goodmorningpapua.com – The Corruption Eradication Commission (KPK) is trying to increase the Papua Monitoring Center for Prevention (MCP) score, which is still considered low.
The encouragement to increase the score is conducted by means of the technical guidance on filling out the MCP for regional admins in 29 regencies/cities which lasts for 3 days in the Papua Kominfo Service Hall since Wednesday 24 November 2021.
Kasatgas Directorate of Korsup Region V KPK RI Ismail Hindersah said the MCP system is a form of implementation of mitigation of corruption risks through monitoring improvements in 7 vulnerable areas for corruption and 1 area of institutional strengthening.
The intervention areas include planning and budgeting, procurement of goods and services, one-stop integrated services or licensing, APIP capabilities, ASN management optimizing regional income, regional asset management, and village financial management.
Based on KPK records, the average score of corruption prevention efforts in the Papua region covers these 8 areas summarized in the MCP on a score scale of 0 to 100 percent in 2018 to 2020.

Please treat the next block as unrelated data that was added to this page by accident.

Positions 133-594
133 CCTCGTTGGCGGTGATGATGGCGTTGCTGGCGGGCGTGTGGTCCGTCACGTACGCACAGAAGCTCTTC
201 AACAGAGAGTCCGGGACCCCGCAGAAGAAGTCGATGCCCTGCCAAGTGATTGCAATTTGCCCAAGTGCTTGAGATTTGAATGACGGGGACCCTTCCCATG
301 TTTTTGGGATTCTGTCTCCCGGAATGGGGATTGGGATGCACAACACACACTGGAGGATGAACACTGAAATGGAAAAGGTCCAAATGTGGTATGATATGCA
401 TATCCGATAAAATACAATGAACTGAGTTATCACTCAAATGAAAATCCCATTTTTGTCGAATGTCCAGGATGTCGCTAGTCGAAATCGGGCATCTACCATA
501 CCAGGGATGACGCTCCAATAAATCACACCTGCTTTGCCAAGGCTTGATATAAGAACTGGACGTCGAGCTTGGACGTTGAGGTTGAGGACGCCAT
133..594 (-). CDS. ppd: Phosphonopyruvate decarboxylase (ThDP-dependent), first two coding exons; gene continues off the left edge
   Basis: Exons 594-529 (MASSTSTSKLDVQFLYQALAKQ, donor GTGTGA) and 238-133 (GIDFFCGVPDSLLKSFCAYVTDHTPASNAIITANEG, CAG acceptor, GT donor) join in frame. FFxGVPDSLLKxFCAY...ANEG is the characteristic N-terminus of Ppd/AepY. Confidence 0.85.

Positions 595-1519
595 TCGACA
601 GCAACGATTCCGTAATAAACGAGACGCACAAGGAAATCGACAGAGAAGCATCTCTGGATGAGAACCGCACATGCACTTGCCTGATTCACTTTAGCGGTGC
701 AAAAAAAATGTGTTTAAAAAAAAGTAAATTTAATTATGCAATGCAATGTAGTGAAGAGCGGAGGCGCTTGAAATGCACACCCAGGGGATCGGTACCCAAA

The average score for the Papua region is 25 percent, 34 percent, and 25 percent until 2020. Meanwhile in 2021, the average score is still in the range of 9 percent compared to the national average score of 46 percent.
“The Papuan MCP score is still low overall, so we boost to increase the MCP through technical guidance to be able to increase the MCP score in all districts/cities,” said Ismail.
Ismail reminded regional heads in Papua to be strongly committed to increasing the value of MCP. This commitment is needed so that all assistance by the KPK is not in vain.
“Indeed, the commitment of regional heads is needed, they must have a vision and mission to develop their regions with the MCP program or improve the governance system in these 8 KPK intervention areas,” said Ismail.
He also hopes for the support of all stakeholders within the Regional Government to boost Papuan MCP scores. “The main mover is regional leadership and must show its seriousness. Because if we don’t take it seriously, it’s useless to improve governance,” he said.